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Turquoise Information

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Popular for 6,000 years, Turquoise is more popular than ever as modern designers incorporate Egyptian, Persian and Native American motifs with modern silversmithing and production techniques.

The Egyptians began mining Turquoise in the Sinai Peninsula around 5500 BC. When the tomb of Queen Zer was unearthed in 1900, a Turquoise and Gold bracelet was found on her wrist ­ one of the oldest known pieces of jewelry on earth!  In Ancient times the Egyptians, Persians, Mongols and Tibetans all valued Turquoise. The Persians preferred sky blue Turquoise and the term "Persian Turquoise" is now used as a color grade, not a geographical indicator.

European interest in Turquoise can be dated to around 500 BC when the people of Siberia began using the stone, but it did not make an impact on Western European fashion until the late middle ages when trade with the Near and Middle East began to soar.

The name Turquoise is probably derived from the French pierre turquois meaning Turkish stone, as Western Europeans mistakenly thought the stone came from Turkey. In actual fact it probably came from the Sinai Peninsula or Alimersai Mountain in Persia (now Iran), which has been mined since around 5,000 BC. In Persian, Turquoise is known as Ferozah, meaning victorious and it is the national gemstone of Iran to this day.

The first Millennium AD saw a big increase in the popularity of Turquoise with both the Chinese and Native Americans becoming captivated by the blue stone. While the Chinese had some mines in their empire, they imported most of their stones from Persians, Turks, Tibetans and Mongols. In Mexico, the Aztecs began mining Turquoise between 900-1000 AD. The Anasazi people mined Turquoise in what is now Arizona, New Mexico and Colorado. The city of Chaco Canyon became very wealthy based on the Turquoise trade, which was often exchanged for the feathers of tropical birds.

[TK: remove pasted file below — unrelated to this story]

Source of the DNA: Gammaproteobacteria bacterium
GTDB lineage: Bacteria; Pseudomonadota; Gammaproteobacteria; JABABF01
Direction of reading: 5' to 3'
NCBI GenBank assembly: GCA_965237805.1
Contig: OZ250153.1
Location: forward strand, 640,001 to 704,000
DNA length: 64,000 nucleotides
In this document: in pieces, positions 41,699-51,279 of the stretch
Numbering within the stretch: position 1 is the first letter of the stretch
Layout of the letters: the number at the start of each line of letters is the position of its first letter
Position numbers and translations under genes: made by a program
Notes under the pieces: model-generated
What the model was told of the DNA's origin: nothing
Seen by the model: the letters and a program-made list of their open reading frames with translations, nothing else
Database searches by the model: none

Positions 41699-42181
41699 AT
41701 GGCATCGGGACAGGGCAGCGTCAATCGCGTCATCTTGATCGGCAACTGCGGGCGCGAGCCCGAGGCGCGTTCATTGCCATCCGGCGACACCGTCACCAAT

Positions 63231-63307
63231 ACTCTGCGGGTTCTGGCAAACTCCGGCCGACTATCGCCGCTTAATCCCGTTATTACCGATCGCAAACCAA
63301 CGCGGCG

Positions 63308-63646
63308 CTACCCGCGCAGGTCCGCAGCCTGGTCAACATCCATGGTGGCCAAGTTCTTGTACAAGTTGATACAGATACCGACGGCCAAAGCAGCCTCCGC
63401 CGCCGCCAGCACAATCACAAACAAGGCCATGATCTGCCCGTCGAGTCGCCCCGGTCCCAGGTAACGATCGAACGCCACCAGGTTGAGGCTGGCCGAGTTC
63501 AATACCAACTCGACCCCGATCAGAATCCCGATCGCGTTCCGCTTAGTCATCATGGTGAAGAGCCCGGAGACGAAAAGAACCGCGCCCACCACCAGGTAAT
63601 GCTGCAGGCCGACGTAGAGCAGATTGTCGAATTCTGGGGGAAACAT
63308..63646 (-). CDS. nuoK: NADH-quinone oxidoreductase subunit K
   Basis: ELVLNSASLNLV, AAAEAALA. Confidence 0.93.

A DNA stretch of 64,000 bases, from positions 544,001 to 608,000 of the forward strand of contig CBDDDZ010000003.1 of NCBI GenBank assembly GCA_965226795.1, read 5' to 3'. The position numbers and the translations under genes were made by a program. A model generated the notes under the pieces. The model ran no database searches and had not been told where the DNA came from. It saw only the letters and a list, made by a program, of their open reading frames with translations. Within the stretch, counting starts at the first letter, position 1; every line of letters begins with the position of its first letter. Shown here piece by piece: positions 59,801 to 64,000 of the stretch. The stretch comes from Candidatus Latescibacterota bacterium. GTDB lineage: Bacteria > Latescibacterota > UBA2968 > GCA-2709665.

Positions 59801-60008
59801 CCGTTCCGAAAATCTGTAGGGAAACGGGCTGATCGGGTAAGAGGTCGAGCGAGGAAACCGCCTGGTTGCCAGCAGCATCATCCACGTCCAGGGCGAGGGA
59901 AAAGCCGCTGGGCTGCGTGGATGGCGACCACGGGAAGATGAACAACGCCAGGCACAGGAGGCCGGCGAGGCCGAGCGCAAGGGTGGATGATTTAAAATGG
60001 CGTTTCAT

Turquoise from this area found its way around the trade routes of the American continent and has been unearthed as far away as the great Mayan city of Chichén Itzá in the Yucatán. By the 16th century, the cultures of the American Southwest were using Turquoise as currency.

Today Turquoise is prominently associated with Native American culture particularly Zuni bracelets, Navajo concha belts, squash blossom necklaces and thunderbird motifs. The Native American Jewelry or "Indian style" jewelry with Turquoise mounted in or with silver is actually relatively new. Some believe this style of Jewelry was unknown prior to about 1880, when a white trader persuaded a Navajo craftsman to make Turquoise and silver jewelry using coin silver. Prior to this time, the Native Americans had made solid Turquoise beads, carvings, and inlaid mosaics.

Turquoise is currently mined in Arizona and New Mexico, USA; Australia; Afghanistan; and Iran, which produces the finest quality of Turquoise.  Turquoise is almost always opaque but rare, translucent stones are known to exist. It is considered the Birthstone for December, along with blue zircon and blue topaz..

It is believed that Turquoise helps one to start new projects; can warn the wearer of danger or illness by changing color; and protects the wearer from falling - especially from horses.

Legend has it that some Native Americans believed that if Turquoise was affixed to a bow, the arrows shot from it would always hit their mark. It is also believed to bring happiness and good fortune to all.

The blue of Turquoise was thought to have powerful metaphysical properties by many ancient cultures. Montezuma's treasure, now displayed in the British Museum, includes a fantastic carved serpent covered by a mosaic of Turquoise. In ancient Mexico, Turquoise was reserved for the gods, it would not be worn by mere mortals.

In Asia it was considered protection against the evil eye. Tibetans carved Turquoise into ritual objects as well as wearing it in traditional jewelry. Ancient manuscripts from Persia, India, Afghanstan, and Arabia report that the health of a person wearing Turquoise can be assessed by variations in the color of the stone. Turquoise was also thought to promote prosperity.

The book of Exodus contains an important reference to Turquoise. The Breastplate of the Hebrew High Priest Aaron contained twelve stones set in four rows. Turquoise was the first stone on the second row.  In Europe even today, Turquoise rings are given as forget-me-not gifts.

Turquoise from Iran is often said to be the best because it is sometimes a clear sky blue with no green modifying color and no black veins running through it. Turquoise just as fine is produced in Arizona and New Mexico. In general the bluer the blue, the more highly valued. A clear even texture without mottling or veins is also preferred. However, some people prefer Turquoise with veins, sometimes called spiderwebs, which set off the color.

Turquoise is porous and should be kept away from chemicals. Clean it with warm soapy water only.

 

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